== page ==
[2. A. Iriphellum. Indian turnip; dra- 
gon root. The recent root is a powerful 
local irritant. The recently dried root, 
which is less active, has been given in 
asthma, pertussis, dyspepsia, chronic 
rheumatism, Arc, in the dose of ten 
grains, in an emulsion, or made into a 

ARYTJENOm (dpvraiva, a ewer.elSos, 
likeness). A term applied to two trian- 
gular cartilages of the larynx. The deri- 
vation of the term relates to the appear- 
ance of both cartilages taken together, 
and covered by mucous membrane. In 
animals, which were the principal sub- 
jects of dissection among the ancients, 
the opening of Ihe larynx with the arylae- 
noid cartilages bears a striking resem- 
blance to the mouth of a pitcher, having 
a large spout. 

ASAPH ATI (a, priv., ca<l,fi?, clear). 
A sort of serpigo, supposed to be gene- 
rated in the pores, like worms. 

ASAPIUA (a, priv., <7a(pfis, clear). 




Defective utterance; a want of clearness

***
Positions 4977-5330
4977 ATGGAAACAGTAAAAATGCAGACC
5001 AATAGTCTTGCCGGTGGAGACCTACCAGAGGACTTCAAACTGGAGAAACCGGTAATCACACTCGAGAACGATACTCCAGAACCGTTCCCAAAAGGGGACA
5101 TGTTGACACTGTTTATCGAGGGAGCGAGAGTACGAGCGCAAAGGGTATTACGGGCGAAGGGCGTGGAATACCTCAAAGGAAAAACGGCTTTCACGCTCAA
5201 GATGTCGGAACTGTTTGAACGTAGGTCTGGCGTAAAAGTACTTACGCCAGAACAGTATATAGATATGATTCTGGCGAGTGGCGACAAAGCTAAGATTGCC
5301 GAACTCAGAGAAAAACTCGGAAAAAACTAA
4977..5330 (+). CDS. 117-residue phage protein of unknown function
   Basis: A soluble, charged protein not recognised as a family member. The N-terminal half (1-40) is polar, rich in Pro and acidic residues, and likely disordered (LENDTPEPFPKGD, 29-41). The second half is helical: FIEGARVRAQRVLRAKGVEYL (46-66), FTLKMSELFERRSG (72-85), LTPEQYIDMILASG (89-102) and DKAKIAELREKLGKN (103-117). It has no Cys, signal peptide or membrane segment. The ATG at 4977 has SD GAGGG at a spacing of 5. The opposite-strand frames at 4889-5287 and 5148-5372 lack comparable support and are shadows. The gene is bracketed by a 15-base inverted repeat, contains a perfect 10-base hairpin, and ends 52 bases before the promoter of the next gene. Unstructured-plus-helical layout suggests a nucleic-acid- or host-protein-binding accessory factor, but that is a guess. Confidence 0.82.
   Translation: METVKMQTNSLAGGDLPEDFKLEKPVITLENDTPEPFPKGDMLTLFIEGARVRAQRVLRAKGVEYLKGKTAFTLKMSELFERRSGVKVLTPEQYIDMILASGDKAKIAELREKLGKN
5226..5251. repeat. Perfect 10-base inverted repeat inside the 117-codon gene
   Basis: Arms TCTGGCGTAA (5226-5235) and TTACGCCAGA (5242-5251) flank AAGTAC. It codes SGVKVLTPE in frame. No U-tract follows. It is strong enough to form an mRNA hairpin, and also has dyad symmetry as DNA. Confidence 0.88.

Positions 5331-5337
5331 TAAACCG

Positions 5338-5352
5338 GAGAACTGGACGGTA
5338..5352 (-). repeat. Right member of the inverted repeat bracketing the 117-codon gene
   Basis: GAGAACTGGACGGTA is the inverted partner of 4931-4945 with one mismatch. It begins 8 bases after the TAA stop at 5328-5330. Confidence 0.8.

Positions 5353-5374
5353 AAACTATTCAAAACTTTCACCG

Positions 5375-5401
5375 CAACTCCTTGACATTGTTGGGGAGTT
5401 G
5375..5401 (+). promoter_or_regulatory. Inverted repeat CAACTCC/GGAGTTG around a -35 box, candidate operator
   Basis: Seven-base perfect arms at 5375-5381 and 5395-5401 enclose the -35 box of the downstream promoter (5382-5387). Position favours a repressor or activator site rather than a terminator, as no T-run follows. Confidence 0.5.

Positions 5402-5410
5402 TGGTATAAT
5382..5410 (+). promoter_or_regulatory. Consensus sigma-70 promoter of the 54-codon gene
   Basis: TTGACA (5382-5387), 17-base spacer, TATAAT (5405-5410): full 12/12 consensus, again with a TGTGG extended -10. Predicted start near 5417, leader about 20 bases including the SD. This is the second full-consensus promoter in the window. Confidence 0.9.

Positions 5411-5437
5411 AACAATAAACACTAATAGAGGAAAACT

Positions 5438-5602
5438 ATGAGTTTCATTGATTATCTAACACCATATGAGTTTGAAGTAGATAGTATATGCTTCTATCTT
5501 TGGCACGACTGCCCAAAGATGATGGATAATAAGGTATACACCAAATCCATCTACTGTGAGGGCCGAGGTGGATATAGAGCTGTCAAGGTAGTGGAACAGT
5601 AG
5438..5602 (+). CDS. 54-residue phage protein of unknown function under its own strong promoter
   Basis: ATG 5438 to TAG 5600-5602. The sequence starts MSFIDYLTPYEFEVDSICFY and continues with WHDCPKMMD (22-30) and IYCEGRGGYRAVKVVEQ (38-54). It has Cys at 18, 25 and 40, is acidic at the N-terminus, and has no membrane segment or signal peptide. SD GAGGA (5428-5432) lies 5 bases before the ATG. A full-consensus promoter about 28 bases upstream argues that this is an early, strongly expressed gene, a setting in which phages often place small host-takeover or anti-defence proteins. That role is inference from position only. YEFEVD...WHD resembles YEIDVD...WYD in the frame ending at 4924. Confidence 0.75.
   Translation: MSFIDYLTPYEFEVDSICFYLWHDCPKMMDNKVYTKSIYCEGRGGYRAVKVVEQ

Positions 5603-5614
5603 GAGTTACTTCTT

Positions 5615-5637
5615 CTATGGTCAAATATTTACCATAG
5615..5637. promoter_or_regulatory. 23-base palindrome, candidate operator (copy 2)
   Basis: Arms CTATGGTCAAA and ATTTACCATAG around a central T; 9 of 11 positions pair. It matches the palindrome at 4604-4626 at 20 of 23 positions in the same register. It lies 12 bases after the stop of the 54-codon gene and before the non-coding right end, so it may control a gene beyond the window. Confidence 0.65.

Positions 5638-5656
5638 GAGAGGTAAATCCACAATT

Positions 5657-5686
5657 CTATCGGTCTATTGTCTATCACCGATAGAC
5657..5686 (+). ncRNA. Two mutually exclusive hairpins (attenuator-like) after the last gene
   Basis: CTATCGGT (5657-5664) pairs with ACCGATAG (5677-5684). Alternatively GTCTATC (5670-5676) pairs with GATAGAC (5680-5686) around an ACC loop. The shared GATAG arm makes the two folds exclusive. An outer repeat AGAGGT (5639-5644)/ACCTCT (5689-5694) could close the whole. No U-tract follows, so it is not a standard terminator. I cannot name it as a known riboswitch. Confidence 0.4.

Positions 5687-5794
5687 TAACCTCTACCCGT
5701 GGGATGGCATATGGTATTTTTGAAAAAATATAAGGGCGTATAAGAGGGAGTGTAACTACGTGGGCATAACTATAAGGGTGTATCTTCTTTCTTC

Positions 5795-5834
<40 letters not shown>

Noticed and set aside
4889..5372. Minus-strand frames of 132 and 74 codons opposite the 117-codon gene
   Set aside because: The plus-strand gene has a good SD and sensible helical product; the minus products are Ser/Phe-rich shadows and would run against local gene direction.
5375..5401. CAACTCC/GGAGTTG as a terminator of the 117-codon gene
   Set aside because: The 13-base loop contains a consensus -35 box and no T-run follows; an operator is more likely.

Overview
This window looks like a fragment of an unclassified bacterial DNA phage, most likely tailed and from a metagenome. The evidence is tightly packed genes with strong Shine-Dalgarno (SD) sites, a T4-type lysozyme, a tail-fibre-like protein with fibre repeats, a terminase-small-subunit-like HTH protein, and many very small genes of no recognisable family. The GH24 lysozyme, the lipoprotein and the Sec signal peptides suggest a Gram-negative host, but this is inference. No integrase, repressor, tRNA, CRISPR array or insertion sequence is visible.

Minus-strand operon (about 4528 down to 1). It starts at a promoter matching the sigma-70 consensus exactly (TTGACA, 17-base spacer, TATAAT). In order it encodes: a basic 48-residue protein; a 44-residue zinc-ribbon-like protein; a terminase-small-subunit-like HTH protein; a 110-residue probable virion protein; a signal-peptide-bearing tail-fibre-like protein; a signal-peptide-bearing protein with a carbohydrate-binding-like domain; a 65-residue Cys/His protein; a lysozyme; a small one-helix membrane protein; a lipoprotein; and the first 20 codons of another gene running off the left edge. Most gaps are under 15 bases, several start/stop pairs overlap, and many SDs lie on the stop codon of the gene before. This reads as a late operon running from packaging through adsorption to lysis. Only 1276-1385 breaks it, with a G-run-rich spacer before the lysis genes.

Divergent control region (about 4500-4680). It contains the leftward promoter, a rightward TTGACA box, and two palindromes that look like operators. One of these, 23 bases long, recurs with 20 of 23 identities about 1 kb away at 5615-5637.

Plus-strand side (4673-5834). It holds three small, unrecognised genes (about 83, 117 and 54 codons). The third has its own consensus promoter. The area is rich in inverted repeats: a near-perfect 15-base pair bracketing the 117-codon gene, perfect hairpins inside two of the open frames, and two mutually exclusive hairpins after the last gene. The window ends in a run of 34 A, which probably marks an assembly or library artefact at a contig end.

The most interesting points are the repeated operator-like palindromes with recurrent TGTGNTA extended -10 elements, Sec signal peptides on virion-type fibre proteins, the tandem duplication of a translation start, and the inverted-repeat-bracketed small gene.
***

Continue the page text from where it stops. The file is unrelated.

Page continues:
of articiilalioii or speech. 

ASARI FOLIA. Asarabacca leaves; 
The leaves of" the Asartim Europeiuii, a 
plantoftheorderAr!i;/o/ocA(Oce<B, abound- 
ing in a bitter principle called asarin, and 
used as an errhine. 

snake-root, wild ginger. A plant of the 
order AriMolochiacece, the root of which 
is aromatic, stimulant, tonic, and diapho- 

ASBESTOS (a. priv., afShwftt, to extin- 
guish). A mineral substance of a fibrous 
structure, from which an incombustible 
linen is made. There are several varie- 
ties, ail more or less flexible and fibrous, 
and termed amianthus, or mountain flax, 
mountain leather, &c. 

ASCAKIS (riff/fapi'sto, to jump). Pa- 
rasitical worms found in the human 

1. Ascaris Lumhriroides. The long 
and round worm. 

2. Ascarix Vermicldaris. The thread 
or maw-worm. See Vermes. 

ASCENSUS MORBI. The ascent or 
increase of a disease. 

ASCIA (an axe, or hatchet). A ban- 
dage, so called from its shape, and de- 
scribed by Hippocrates. 

ASCI'TES (a(r«.df,asack; a skin-bottle; 
a big-bellied man). Hydrups venlris, vel 
abdominis. Dropsy of the belly or ab- 

ASCLEPIADACE^. The Asclepias 
tribe of Dicotyledonous plants. Shrubs 
or herbaceous plants, with leaves opposite, 
alternate, or whorled ; corolla monopela- 
lous, hypogynous; stamens inserted into 
the base of the corolla ; ovaries lwi>; frini 
one or two follicles. In this tribe the 
sexual apparatus is verv peculiar. 

coloured Asclepias. An American plant, 
said to be a useful emetic and cathartic] 

The root of this species is said to possess 
anodyne properties.]